TBI Weekly: Six takeaways from a week with the kids
From $15m funding slates to discussions about driving diversity, the past week has provided plenty to consider for those in the kid’s TV business. With the 17th edition of the Children’s Media Conference wrapping today, TBI reflects on the key takeaways.
Reflecting your audience
The conference kicked off on Monday with a keynote panel discussion on how the global Black Lives Matters movement has impacted children’s media.
True diversity is just as lacking in children’s shows as in other programming, with non-white characters often relegated to the role of sidekick or entirely absent. Miranda Wayland, the BBC’s head of creative diversity, highlighted the importance of audiences seeing themselves reflected in the content they consume. This is especially true for children, for whom a lack of representation can have a more profound impact.
Given recent events, the corporation is taking strides to improve racial representation on-and-off screen. Wayland discussed how the BBC, through its Bitesize block, had created a platform for content that “really speaks to the black and Asian history that often isn’t reflected in the curriculum.” Broadcasters, in essence, can help to fill the gaps in children’s education that might not always be covered in school.
Other stories coming out of the conference included ViacomCBS-owned Channel 5 living up to last year’s promise to invest in its kids programming block Milkshake! by acquiring new shows such as Fireman Sam and recommissioning existing ones like Milkshake! Bop Box.
Channel 5’s Milkshake! was also among several UK broadcasters that, it was announced this week, had commissioned children’s programming thanks to the British Film Institute (BFI)-funded Young Audiences Content Fund (YACF).
The fund contributes up to half of the production costs for projects so long as they have been given a broadcast commitment, reaching a big enough audience. Among the projects were programmes addressing issues impacting young people, including, race, gender and disability.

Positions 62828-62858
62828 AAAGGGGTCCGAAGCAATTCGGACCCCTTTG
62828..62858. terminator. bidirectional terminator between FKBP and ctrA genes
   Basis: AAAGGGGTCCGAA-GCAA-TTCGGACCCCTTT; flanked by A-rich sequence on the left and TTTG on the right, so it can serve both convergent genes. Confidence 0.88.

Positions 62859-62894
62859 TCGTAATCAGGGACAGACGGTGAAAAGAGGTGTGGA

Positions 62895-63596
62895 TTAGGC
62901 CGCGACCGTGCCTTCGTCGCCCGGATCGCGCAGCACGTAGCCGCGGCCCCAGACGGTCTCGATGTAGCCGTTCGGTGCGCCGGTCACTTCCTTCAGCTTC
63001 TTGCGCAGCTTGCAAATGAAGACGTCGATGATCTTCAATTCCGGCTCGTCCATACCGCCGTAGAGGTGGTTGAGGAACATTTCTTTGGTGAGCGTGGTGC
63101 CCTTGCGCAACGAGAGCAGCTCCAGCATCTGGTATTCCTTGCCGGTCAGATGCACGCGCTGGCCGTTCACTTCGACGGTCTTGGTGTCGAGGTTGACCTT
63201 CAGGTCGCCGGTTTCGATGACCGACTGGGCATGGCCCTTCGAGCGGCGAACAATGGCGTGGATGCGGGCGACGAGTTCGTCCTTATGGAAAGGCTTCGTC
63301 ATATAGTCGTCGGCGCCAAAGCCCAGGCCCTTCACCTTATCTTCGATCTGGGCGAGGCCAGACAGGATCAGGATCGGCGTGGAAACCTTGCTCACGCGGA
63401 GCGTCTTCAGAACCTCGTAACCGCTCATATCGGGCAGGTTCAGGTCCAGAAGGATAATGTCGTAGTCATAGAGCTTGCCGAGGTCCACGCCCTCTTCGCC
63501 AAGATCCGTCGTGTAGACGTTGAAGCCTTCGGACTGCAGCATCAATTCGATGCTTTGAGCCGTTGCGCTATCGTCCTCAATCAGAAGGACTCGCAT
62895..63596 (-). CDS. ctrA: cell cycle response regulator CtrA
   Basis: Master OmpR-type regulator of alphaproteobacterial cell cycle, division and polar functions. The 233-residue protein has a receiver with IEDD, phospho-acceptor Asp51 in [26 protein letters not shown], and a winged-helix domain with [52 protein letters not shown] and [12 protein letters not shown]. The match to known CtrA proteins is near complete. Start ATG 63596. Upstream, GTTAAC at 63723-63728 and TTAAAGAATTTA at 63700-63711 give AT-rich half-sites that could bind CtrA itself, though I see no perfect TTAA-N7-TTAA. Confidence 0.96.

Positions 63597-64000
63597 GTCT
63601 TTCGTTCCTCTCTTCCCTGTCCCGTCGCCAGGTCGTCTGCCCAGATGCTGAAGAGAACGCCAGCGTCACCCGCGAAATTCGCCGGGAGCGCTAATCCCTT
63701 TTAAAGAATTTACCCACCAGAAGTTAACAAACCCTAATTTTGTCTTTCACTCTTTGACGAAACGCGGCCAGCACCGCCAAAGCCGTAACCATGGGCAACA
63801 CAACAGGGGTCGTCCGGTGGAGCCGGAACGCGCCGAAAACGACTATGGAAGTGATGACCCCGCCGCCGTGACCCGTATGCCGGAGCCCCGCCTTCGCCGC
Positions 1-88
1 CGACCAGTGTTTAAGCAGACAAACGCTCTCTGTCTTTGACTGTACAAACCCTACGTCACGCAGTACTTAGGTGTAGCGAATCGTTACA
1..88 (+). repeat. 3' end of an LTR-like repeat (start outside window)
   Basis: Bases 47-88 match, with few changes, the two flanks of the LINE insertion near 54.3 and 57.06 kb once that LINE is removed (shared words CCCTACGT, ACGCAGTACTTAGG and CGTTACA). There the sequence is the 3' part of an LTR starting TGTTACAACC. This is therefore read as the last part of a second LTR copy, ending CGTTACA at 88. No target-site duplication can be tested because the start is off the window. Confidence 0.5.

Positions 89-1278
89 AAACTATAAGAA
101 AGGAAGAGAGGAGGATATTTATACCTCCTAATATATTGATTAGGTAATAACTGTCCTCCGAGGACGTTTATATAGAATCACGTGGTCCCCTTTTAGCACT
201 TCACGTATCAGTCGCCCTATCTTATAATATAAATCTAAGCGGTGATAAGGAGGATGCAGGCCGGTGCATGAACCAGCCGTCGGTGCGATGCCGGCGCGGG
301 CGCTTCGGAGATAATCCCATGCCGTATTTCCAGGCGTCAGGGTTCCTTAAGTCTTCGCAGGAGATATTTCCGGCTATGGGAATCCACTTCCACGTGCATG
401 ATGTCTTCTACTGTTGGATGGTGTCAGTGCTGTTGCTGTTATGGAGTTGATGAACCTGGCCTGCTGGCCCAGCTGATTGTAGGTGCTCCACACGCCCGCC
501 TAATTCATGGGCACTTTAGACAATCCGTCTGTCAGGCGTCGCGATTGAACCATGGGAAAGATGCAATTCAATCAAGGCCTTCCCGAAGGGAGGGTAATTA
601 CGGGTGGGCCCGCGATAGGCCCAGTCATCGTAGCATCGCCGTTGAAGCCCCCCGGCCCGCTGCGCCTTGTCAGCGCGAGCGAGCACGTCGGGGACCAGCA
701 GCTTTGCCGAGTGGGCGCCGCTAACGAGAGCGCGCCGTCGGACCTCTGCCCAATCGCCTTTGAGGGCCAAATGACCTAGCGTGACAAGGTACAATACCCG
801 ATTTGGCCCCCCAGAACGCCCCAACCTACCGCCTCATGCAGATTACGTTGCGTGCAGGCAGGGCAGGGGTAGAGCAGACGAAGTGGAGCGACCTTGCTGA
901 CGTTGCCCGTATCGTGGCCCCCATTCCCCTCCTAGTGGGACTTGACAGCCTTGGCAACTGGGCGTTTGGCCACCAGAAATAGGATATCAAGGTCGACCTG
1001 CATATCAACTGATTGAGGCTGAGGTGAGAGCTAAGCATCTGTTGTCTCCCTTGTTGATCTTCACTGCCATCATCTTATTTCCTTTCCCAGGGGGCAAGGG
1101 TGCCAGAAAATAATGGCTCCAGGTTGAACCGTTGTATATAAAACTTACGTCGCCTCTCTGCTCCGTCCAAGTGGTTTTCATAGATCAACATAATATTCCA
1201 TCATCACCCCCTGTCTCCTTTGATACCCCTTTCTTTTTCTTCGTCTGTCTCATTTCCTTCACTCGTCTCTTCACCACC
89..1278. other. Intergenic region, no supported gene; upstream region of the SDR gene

Channel 4, E4, CITV and S4C also picked up programming from the YACF slate, with the BFI confirming it had awarded a total of £11,520,428 ($USD 14,575,622) production funding to 18 projects for young audiences between April 2019 and April 2020.
With great IP comes great responsibility
Talking about significant investment, Genius Brands International revealed a joint venture with POW! Entertainment – Stan Lee Universe – which will see the company gain control of all rights to Marvel Comics frontman Stan Lee and all his post-Marvel IP creations.
Lee helped to create dozens of the most iconic superheroes of all time. So while titles such as Tomorrow Men and Stringbean might not have the same brand recognition as The Avengers or the X-Men, Genius Brands CEO Andy Heyward still sees this as the “Holy Grail” of IP acquisitions.
David Neuman, former president of Walt Disney Television and CCO of Genius Brands’ new Kartoon Channel! Was even more effusive, describing the spinoff opportunities for Kartoon Channel! alone as “mindboggling.”
From the new to the old-eon
Another new name in kid’s production landed this week, with former DHX Media exec Ken Faier and Frima founder Steve Couture teaming up to launch Epic Storyworlds.
Based in Quebec, the prodco has hit the ground running, already securing a commission from Radio Canada for animated comedy-action series Dex And The Humanimals, which is headed to Tou.TV.
Acting as a sister company to Faier’s Epic Story Media, it will launch IP globally across television, digital, gaming and consumer products.
And from the new to the old; it’s been a busy week for ViacomCBS-owned stalwart Nickelodeon, which struck a deal with London-based prodco Fulwell 73 to produce an animated movie and TV show based on author Andrew McDonald’s book series Real Pigeons Fight Crime.
It soon followed this announcement up with agreements to show French prodco Xilam Animation’s two shows Athleticus and Mr Magoo in territories across the globe and also renewed its comedy animation It’s Pony for a second trot.
Spreading the love
And last, but by no means least, former NFL star Matthew Cherry’s short film Hair Love is being expanded into a 12-episode series – Young Love – produced by Sony Pictures Animation, as US streamer HBO Max widens its animation offering.
The short centred on the relationship between an African-American father and his daughter Zuri, and the characters will return for the series, as the family juggles issues ranging from their careers to marriage and social problems.
Sports star-turned-director Cherry, who will serve as showrunner, said he is “beyond excited” to revisit and expand his animated creation.